Updated: Former SSD Wilkin appeals firing, claims whistleblower status


By Gary Abernathy - [email protected]



Wilkin


Updated with additional comment by Mayor Drew Hastings.

Former Hillsboro Safety and Service Director Todd Wilkin has notified the city that he is claiming whistleblower status and appealing his dismissal.

Wilkin’s attorneys, Randolph Freking and Kelly Mulloy Myers of the law firm of Freking, Myers & Reul, with offices in Cincinnati, Dayton and Denver, Colo., – which advertises itself as “advocates for working people” – notified the city this week that Wilkin is challenging his Nov. 22 firing by Mayor Drew Hastings. City officials have said they anticipated the appeal.

The letter was addressed to the mayor, as well as to the Hillsboro Civil Service Commission, even though Wilkin was not a civil service employee. Law Director Fred Beery was also copied on the letter.

The letter revisits the $500 vacant property refund that the mayor received on what Wilkin has claimed was a forged document containing his stamped signature. That charge was dismissed during Hastings’ November trial due to a lack of evidence that the mayor had tampered with the document or ordered someone else to do so.

Wilkin’s attorneys state that they believe the mayor’s administrative assistant, Debbie Sansone, “is responsible for stamping the refund approval document.” In a footnote, the lawyers allege that Sansone withheld the document from a subpoena request in September 2015.

Sansone was out of the office on a scheduled day off Wednesday and could not immediately be reached for comment.

The attorneys also state that the stamp was kept in the desk of another assistant in the mayor’s office, Heather Collins, and that Collins was “one of the employees who had pressured Mr. Wilkin to issue the refund to the Mayor.” Collins testified at Hastings’ trial that she was upset when she saw the letter authorizing the refund.

The letter also states that Hastings “continued to flout the law” throughout 2016 and “Mr. Wilkin diligently documented each transgression,” including an allegation that Hastings “had split his High Street property without installing an additional water meter tap” and had “failed to secure a Certificate of Appropriateness for work on a historical building,” both in violation of city ordinances, according to the letter.

The letter states that in May, Wilkin expressed a concern to city Law Director Fred Beery “that Mayor Hastings was treating him abusively in retaliation for his reports and for providing testimony to the State Auditor’s Office and BCI investigators.” The letter states that Beery replied, “Rest assured, as Lee (Koogler) and I have explained to you, your status as a whistle blower is accepted and acknowledged.”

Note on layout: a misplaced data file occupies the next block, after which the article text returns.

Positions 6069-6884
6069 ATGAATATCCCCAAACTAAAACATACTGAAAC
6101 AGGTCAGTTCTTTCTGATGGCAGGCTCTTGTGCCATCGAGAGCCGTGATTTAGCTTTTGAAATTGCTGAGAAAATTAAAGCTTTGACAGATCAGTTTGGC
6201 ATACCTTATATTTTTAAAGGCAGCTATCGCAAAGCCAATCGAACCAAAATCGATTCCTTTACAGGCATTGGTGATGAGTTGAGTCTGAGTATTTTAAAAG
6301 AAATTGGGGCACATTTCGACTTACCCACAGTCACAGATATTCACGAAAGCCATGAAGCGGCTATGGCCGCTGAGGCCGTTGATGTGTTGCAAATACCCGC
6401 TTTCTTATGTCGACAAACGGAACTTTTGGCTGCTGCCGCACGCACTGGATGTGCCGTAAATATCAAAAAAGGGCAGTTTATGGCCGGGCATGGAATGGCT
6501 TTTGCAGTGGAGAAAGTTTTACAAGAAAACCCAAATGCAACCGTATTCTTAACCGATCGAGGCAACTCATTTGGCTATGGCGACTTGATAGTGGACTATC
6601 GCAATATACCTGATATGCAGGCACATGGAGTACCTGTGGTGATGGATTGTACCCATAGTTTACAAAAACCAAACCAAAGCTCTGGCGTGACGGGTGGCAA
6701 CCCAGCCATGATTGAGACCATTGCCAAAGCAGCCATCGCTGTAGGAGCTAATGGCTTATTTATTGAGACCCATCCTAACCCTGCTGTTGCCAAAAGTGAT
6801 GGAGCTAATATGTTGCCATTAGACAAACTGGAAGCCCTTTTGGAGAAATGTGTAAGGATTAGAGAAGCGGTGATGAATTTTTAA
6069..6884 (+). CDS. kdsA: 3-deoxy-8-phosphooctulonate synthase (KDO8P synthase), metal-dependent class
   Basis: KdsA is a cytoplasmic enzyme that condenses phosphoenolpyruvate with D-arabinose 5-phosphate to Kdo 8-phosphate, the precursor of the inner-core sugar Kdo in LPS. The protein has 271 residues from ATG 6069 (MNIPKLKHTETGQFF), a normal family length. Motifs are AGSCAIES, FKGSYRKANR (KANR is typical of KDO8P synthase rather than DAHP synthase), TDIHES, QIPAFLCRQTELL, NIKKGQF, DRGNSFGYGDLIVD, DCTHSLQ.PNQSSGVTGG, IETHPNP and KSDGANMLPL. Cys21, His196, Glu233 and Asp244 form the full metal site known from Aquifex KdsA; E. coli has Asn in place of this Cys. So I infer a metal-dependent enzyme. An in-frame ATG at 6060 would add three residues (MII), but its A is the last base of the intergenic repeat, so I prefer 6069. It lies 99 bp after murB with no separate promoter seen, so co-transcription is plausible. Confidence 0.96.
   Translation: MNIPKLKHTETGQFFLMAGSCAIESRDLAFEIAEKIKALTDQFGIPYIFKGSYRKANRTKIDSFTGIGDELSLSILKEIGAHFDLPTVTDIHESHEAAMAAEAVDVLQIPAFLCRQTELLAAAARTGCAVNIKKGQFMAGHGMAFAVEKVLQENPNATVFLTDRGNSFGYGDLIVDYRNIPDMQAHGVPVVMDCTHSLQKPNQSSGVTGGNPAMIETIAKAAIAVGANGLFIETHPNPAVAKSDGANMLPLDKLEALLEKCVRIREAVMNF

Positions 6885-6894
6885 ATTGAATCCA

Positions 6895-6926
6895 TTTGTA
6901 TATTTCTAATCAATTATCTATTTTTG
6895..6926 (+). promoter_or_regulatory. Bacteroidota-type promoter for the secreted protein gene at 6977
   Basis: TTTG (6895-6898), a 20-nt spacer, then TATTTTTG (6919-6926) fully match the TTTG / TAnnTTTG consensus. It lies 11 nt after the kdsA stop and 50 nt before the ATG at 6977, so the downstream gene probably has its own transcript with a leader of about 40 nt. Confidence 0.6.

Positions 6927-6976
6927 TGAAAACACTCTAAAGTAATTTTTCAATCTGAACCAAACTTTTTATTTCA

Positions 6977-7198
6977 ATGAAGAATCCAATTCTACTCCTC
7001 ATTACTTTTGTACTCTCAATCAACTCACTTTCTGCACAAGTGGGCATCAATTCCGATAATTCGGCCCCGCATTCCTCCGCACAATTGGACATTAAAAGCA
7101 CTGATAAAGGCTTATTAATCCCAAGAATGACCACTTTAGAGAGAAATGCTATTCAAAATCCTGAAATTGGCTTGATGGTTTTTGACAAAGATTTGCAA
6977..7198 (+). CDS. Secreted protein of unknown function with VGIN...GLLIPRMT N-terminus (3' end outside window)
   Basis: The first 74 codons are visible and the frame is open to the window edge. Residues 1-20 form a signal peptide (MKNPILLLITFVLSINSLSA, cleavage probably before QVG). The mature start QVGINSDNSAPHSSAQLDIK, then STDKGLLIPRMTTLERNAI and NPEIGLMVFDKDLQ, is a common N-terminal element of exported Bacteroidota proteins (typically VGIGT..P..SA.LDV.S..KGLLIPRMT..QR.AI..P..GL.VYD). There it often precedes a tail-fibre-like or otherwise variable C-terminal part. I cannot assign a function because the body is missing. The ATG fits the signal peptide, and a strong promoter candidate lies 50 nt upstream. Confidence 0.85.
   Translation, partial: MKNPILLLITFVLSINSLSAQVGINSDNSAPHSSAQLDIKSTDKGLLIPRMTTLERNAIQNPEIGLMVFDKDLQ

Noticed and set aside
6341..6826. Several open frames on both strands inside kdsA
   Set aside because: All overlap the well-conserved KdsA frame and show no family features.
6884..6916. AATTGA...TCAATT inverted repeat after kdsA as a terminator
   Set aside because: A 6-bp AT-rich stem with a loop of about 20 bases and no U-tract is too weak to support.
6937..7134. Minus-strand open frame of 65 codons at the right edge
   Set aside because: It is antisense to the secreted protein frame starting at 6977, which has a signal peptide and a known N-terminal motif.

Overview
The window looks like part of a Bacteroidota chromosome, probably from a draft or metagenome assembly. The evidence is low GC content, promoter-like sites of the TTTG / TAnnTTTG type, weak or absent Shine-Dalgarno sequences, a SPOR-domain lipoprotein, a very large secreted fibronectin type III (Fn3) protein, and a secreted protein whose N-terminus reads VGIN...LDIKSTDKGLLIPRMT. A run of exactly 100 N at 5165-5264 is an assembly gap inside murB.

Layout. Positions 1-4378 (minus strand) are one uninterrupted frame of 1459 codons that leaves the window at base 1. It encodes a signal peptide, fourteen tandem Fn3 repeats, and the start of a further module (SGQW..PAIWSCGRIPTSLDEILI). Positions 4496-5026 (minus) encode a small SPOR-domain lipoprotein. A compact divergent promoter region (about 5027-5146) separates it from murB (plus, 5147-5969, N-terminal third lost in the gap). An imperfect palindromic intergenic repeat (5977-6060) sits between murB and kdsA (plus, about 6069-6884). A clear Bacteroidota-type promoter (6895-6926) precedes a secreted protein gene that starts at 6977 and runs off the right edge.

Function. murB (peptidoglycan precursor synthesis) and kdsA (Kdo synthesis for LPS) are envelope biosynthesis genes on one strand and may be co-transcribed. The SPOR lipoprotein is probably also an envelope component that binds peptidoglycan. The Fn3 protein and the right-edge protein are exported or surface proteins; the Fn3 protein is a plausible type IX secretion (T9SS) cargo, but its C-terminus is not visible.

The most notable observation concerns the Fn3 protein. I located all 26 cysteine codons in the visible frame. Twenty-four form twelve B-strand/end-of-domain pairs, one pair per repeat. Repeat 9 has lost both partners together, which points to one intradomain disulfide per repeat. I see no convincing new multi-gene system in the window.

After Hastings fired Wilkin, Beery asked the city auditor to continue paying Wilkin. Hastings objected to that action and said he was going to seek outside counsel to protect the statutory authority of the mayor’s office to hire and fire the safety and service director, which is an at-will position.

On Wednesday, Hastings said that the comment by Wilkin’s attorneys regarding Beery and Koogler’s involvement “is exactly why I didn’t want this to go beyond my office.” He said that “by exceeding their authority,” they have placed the city in an awkward position regarding Wilkin.

Hastings was charged by a special prosecutor from the office of state Auditor Dave Yost with four felonies involving the $500 refund, the use of city trash dumpsters and a residency issue. Two of the charges were thrown out by the judge at trial, and a jury acquitted the mayor of the remaining charges.

Wilkin’s attorneys write, “These facts make clear that Mayor Hastings retaliated against Mr. Wilkin for protected activity,” and “Mr. Wilkin therefore respectfully appeals his termination” in accordance with the city’s Personnel Policies and Procedures Manual.

When Hastings fired Wilkin, he said it was “absolutely not” related to Wilkin’s actions in regard to the investigation against him or Wilkin’s testimony at his trial.

The next step is for a hearing to be set. According to the policies and procedures manual, such a hearing is to be heard by the safety and service director or the mayor. Since Wilkin was the SSD and Hastings is the subject of Wilkin’s appeal, it’s likely that an independent hearing officer from outside the city will be sought.

Reach Gary Abernathy at 937-393-3456 or on Twitter @abernathygary.

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By Gary Abernathy

[email protected]

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